Your timing belt choreographs the timing of your combustion process. Your pistons travel up and down in the cylinder. Intake valves open at the right time to let in air and fuel, they close at the right time to allow the fuel to burn and then the exhaust valves open at the right time to let out the exhaust.
All this happens thousands of times a minute and it’s your timing belt that makes sure the valves are opening and closing at precisely the right time. If the timing is off, your engine won’t run. And that’s the best case.
The worst case is that a valve is opening at the wrong time and collides with the piston. The result is bent valves and maybe even more damage to the cylinder head. Repairs can run several thousand dollars.
Now, timing belts just wear out naturally so you want to replace a worn belt before it slips or breaks. Check your owner’s manual or with your service advisor to see when they recommend you replace the timing belt. If you’ve never replaced your timing belt and have 60,000 or more miles on the clock, talk with your service advisor right away to see if you’re due.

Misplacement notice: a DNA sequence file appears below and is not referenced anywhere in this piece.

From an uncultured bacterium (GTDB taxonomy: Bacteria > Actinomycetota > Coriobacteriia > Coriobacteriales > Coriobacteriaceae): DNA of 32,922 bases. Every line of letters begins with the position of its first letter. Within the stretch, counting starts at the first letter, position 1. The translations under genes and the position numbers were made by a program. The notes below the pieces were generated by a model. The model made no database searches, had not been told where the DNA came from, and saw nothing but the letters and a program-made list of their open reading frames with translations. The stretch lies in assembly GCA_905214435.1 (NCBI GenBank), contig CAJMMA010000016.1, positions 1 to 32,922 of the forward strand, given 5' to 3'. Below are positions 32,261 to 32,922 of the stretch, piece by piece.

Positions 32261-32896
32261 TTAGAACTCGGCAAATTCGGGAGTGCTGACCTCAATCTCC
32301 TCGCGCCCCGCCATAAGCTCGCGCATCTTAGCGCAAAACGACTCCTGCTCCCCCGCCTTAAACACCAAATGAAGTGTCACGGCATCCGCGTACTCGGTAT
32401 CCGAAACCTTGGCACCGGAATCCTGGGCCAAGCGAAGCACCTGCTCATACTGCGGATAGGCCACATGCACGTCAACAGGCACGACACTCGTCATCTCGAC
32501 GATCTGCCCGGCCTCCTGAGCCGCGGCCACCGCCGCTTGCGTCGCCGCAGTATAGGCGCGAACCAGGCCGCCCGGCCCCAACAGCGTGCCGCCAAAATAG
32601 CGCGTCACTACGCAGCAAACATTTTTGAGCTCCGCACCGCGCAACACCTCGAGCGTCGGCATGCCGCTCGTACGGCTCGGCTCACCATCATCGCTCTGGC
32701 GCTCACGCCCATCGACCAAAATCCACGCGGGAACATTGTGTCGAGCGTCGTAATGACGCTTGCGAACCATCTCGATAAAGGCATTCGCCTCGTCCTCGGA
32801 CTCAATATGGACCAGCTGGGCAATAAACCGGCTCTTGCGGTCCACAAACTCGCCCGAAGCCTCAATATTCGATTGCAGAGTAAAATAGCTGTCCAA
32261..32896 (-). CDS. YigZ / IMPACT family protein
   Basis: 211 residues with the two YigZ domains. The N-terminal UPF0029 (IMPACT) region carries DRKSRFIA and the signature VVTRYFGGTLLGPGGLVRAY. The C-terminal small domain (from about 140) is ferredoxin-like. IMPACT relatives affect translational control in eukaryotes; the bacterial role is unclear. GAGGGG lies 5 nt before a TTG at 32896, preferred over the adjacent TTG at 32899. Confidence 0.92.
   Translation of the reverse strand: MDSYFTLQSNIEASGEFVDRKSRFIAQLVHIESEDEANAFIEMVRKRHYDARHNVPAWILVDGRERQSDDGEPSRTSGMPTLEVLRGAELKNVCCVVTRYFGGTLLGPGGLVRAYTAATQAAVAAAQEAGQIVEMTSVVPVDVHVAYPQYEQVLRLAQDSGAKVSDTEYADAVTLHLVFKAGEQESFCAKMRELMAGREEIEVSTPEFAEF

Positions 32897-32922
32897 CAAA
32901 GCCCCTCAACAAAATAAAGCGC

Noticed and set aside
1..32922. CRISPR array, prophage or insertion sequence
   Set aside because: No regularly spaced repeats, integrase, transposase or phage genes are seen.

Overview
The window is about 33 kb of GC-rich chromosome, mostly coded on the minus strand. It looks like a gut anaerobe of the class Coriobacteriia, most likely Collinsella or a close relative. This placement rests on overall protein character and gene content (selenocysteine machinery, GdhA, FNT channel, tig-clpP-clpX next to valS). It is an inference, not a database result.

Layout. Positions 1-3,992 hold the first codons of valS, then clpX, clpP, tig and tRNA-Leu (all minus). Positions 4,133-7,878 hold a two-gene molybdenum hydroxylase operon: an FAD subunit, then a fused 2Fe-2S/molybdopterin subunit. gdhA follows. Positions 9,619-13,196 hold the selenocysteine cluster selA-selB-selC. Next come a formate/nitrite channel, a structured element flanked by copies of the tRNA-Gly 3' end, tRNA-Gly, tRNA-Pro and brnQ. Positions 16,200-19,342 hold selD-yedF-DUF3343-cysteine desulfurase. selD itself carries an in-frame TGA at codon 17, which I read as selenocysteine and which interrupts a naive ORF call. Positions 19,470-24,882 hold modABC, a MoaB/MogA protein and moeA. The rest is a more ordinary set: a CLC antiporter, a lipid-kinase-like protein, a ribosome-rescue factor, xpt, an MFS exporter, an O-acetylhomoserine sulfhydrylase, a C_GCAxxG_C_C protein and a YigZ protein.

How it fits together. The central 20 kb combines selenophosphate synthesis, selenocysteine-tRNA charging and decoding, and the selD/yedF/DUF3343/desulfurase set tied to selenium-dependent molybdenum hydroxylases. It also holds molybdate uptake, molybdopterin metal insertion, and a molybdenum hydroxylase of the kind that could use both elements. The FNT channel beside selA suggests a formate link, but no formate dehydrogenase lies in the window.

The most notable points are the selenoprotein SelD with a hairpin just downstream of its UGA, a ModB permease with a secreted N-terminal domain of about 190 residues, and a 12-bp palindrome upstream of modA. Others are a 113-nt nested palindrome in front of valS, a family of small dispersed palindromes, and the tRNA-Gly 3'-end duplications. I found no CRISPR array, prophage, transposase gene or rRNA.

On some engines, the water pump is driven by the timing belt as opposed to the serpentine belt. If that’s the case, it’s a good idea to replace the water pump when you’re replacing the timing belt, and vice versa since much of the same work has to be done for either. The same is true for the timing belt tensioner – it should be inspected and possibly replaced.
Now, replacing a timing belt is one of the more expensive routine maintenance items on your service schedule. But not replacing your timing belt can lead to some of the most expensive repairs you’re likely to ever have.
To get an estimate on a repair, visit the repair estimator.